Friday, May 27, 2016

Willett Pot Still Reserve Kentucky Straight Bourbon

- $44
- 94 Proof
- Batch No. 3139

This is another one of those whiskeys that I've been wanting and meaning to grab for a long time, but for one reason or another, I always passed it by. Apparently I'm not the only one, though. When I grabbed it off the shelf at my corner store, I had to wipe off a considerable layer of dust. I hoped this would not be some sort of foreshadowing, some kind of message that there's a reason that much dust was able to collect on the bottle.

However, upon first popping that cork, I knew I was very safe with this one. The nose was a distinct chocolate malt. In fact, I couldn't get over just how prominent the chocolate was on the nose, and I found myself sniffing it frequently.

On the palate, however, the chocolate wasn't as prevalent. As much as I enjoyed the nose, I kind of wished it were. Rather, it had a peppery flavor up front, something I usually find on the back end of bourbons. On the finish that spice was covered up by unsweetened vanilla, reminiscent of vanilla extract, as opposed to, for example, vanilla ice cream.

The finish ended up being what I enjoyed the most with this bourbon, actually, as in addition to the vanilla, there was a brown sugar and cinnamon flavor that came through, almost in succession, like a parade of different, enjoyable flavors, one after the next.

As I made my way to the bulbous bottom of the bottle, the vanilla remained prominent, but I also noticed a nutty, walnut flavor that seemed to complement all the other flavors very well.

Overall, this bourbon is not too bold or complex, and at the same time, it's far from simple. It's full of flavor, but rather than having layers of flavor, you're almost hit with each flavor one at a time. In that sense, I found I didn't have to really go searching for any of the different flavors. It's a very drinkable bourbon, and the layer of dust was clearly not any sort of commentary on the contents within the bottle.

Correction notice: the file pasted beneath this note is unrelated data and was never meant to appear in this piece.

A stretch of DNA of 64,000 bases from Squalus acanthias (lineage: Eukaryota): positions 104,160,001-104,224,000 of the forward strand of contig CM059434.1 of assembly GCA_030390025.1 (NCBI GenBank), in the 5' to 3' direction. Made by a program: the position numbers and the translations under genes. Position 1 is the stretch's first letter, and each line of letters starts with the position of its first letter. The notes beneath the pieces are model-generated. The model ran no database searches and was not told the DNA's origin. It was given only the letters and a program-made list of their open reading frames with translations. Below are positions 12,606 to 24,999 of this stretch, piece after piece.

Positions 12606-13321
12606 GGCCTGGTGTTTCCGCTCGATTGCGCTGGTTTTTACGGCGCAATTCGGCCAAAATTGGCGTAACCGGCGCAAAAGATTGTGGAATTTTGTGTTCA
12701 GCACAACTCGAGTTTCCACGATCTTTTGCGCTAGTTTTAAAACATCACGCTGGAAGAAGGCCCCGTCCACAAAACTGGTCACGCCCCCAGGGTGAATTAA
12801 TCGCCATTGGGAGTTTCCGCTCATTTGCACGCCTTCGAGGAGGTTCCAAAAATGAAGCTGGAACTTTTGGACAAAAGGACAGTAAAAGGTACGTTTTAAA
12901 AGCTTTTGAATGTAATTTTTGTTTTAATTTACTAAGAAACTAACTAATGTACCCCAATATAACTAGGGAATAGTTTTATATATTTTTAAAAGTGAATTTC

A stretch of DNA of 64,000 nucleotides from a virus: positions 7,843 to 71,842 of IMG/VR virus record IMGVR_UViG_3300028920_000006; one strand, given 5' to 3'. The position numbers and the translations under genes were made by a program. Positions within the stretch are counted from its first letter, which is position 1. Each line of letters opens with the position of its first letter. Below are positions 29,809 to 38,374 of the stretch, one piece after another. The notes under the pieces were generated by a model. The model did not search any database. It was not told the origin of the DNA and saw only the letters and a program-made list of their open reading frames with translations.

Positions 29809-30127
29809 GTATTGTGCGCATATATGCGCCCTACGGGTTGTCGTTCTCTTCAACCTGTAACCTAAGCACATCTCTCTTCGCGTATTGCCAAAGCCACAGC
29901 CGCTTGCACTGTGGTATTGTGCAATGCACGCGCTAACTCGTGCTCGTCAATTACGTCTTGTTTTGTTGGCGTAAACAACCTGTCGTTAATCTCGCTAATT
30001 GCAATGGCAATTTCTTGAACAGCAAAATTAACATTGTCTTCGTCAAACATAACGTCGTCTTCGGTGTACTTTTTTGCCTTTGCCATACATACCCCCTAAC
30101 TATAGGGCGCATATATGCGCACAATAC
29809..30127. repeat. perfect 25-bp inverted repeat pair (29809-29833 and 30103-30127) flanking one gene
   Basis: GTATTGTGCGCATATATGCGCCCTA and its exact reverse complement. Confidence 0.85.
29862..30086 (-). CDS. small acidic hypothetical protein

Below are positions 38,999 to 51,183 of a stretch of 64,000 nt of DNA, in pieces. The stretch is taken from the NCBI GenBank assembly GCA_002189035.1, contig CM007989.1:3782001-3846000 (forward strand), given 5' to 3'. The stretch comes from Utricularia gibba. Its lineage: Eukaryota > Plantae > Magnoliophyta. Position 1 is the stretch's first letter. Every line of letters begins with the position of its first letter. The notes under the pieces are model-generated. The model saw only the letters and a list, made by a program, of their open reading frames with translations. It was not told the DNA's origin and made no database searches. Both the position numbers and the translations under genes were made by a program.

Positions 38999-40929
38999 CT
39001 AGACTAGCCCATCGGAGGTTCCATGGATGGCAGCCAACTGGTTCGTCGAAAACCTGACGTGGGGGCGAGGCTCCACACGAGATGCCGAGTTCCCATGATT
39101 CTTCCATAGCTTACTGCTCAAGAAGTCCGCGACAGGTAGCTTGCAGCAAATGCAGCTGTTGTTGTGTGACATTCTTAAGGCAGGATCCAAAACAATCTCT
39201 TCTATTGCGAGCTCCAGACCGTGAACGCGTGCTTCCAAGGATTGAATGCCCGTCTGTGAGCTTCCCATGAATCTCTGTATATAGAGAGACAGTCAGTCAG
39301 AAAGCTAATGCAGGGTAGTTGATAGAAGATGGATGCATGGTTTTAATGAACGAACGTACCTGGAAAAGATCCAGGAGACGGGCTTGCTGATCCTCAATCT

Grade: B+

Tuesday, May 24, 2016

George Dickel No. 12 Tennessee Sour Mash Whiskey

- $24
- 90 Proof

I feel like it's been a while since I visited the lower shelves, and, quite frankly, I feel like I'm doing myself a disservice. While I have been lucky to run into some really nice bottles of top shelf bourbon lately, there's so much value to be found on the lower end of the spectrum that it simply should not be ignored.

So, I grabbed a bottle of Dickel. At $24, it's incredibly reasonably priced. I'm not sure, quite frankly, if I've had it before, whether at a bar or elsewhere, and even if I have, it was probably in a mixed drink. This time I was going to give it my full attention and a chance to stand on its own.

Much to my surprise, it stands up very well on its own. It's a different flavor than bourbon, and I even found that it differed quite a bit from it's primary Tennessee Whiskey counterpart, Jack Daniels. The charcoal that I expected to permeate wasn't really there. Rather, the nose was a healthy mix of banana and tobacco leaf, which even seems like an odd combination as I type the words, but yet it worked well.

The palate is sweet, but does not cross that line into being overly sweet. I primarily noticed an odd mix of banana and pine (and this mix was about as odd as it seems when I type the words). Underneath that weird mixture, however, is a light spice blending with vanilla and wood tones that were quite enjoyable once I got to them.

On the back end is a light pepper spice along with a light smokiness. The charcoal that I expected from the beginning also started to creep its way in right at the end.

All in all, I was surprised at the complexity of this whiskey, considering it's somewhat of a staple bottle. Although it's complex and offers a lot of different notes, sometimes resulting in an odd commingling of flavors, none of the flavors is particularly overpowering or bold, which makes it nonetheless easy to enjoy. Although I'd imagine this is a popular whiskey for mixed drinks, I found it to be pretty enjoyable on its own, particularly at its price point.

Grade: B

Wednesday, May 11, 2016

Barton 1792 Port Finished Kentucky Straight Bourbon

- $44
- 88.9 Proof